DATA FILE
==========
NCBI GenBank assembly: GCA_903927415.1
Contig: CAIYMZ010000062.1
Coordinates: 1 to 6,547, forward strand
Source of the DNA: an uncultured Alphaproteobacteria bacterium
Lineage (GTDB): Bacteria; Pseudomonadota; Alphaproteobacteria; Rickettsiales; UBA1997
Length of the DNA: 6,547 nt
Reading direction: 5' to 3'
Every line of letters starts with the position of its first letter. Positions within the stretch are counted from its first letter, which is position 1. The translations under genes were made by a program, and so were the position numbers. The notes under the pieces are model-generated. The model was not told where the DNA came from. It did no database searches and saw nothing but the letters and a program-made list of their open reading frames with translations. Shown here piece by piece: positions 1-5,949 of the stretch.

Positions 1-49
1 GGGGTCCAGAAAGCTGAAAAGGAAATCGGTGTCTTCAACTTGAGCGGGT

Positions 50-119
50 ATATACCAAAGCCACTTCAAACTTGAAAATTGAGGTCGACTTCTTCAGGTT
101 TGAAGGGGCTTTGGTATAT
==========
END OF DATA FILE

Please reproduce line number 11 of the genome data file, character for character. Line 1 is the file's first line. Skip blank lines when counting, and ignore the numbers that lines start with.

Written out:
Positions 50-119